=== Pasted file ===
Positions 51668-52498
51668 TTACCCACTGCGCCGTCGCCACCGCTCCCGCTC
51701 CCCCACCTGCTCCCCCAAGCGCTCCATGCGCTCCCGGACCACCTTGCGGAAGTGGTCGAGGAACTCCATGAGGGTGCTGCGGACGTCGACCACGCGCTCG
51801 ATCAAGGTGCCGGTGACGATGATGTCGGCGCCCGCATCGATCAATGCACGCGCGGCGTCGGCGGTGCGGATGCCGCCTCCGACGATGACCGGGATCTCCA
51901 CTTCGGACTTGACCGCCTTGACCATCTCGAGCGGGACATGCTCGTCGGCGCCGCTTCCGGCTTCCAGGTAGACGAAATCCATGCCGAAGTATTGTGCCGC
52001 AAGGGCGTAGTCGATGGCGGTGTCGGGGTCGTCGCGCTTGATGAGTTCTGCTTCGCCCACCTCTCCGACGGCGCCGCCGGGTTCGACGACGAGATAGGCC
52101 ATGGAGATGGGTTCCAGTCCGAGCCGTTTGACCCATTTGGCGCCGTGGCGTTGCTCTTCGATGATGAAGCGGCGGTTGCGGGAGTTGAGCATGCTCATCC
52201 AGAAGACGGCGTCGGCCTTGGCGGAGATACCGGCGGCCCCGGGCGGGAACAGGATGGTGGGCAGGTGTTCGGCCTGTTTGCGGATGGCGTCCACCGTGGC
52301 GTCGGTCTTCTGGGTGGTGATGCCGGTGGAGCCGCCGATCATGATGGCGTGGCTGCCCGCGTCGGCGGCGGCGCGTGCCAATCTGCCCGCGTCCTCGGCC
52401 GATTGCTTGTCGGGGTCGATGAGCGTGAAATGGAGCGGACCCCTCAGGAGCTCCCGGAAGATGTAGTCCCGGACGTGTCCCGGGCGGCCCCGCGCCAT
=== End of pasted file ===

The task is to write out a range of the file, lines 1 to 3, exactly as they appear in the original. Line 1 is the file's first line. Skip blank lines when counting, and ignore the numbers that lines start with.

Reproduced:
Positions 51668-52498
51668 TTACCCACTGCGCCGTCGCCACCGCTCCCGCTC
51701 CCCCACCTGCTCCCCCAAGCGCTCCATGCGCTCCCGGACCACCTTGCGGAAGTGGTCGAGGAACTCCATGAGGGTGCTGCGGACGTCGACCACGCGCTCG